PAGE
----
Hatis Noif is a vocal performer from Japan and now resides in London. A delicate and diverse mixture of avant-garde, classical Japanese music, operatic in styles with hints of Gregorian Chanting were perfectly framed in St. Mary’s Church. The programme proposed a beautiful ambiance atmosphere, and she did not fail to deliver. Gwenno (Saunders), in the civic hall, who is a sound artist, DJ and singer from Cardiff added some psychedelic power watts to the proceedings, along with the mysteries of songs performed in entirely Cornish. The Immix Ensemble Present: Kosmologie Ancience by Jane Weaver and Sam Wiehl, back to the St. Mary’s Church and you can’t keep a good cornet player down! A multi-disciplinary performance, which included voice, guitar, classical instruments and a visual trance-like, projected backdrop. Folk singer Shirley Collins gave a fascinating, heartfelt and often humorous talk about her life in music and how she traveled the word collecting songs before performing a number of songs from her recent album. Listening to these stories, but a totally different slant on the songs, as if you have been let into a hidden secret.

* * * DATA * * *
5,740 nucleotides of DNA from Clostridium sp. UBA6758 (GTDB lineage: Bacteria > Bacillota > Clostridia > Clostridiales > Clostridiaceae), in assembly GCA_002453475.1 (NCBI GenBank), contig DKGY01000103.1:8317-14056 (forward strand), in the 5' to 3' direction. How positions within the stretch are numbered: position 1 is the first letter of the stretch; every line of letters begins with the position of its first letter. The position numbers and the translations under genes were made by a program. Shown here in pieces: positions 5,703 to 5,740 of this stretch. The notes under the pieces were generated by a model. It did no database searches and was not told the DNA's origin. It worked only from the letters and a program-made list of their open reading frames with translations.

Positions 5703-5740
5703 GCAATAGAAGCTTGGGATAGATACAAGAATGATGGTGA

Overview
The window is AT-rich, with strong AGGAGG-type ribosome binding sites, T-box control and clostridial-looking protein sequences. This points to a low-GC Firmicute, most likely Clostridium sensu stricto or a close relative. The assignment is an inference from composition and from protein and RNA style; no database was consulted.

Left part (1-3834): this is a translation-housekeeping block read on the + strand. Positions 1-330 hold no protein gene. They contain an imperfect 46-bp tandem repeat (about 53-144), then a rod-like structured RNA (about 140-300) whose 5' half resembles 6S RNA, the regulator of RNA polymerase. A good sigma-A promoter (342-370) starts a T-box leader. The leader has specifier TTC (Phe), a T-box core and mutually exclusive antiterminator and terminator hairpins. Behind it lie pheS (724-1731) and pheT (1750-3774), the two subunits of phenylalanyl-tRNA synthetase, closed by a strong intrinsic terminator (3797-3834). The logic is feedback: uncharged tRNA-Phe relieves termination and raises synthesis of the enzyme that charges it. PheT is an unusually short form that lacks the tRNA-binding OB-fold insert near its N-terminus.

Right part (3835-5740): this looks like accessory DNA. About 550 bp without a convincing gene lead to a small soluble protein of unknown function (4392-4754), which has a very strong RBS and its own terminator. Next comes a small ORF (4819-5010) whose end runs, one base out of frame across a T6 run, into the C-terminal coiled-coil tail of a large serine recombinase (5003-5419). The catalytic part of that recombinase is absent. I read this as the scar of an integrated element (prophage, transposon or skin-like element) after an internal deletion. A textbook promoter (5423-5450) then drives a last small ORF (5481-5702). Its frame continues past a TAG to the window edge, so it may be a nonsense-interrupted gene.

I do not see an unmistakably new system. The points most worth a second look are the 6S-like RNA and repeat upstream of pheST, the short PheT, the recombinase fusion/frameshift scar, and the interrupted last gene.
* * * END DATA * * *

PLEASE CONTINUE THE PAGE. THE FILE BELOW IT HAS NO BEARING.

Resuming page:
Those people (like me) who are long-time fans of the hugely influential German band Can were given good opportunity to bathe in our obsession on both days of the festival. Let’s start with Saturday, which provided the chance to listen in on a conversation with Rob Young, author of All Gates Open: The Story of Can. A meticulously researched piece of work. Back to Friday night and the 1.6-mile journey to the Offshore stage at Dartington Hall to catch Damo Suzuki (ex-lead singer of Can) supported by Japanise noise band, Bo Ningen leads to my only criticism of the weekend. Firstly, and I appreciate some people will wholeheartedly disagree with me here, but the performance had no heart and it just felt everybody was going through the motions. Secondly, I felt no cohesion between what was happening in the town centre and what was taking place at the Offshore stage. They seemed and felt like two entirely separate types of events, which in turn run the risk of one part dragging the other down. I voted for the intimacy of the town centre venues and did not return to the offshore site for the remainder of the festival, although there was a perfectly strong line up on offer. It’s a dilemma, which I am sure the organisers knew would be challenging and one that they will need to juggle in future years, but based on my experience at this year’s festival it’s not quite right. Setting these little grumbles aside, which you will find with all festivals, I would happily recommend this little gem of a festival.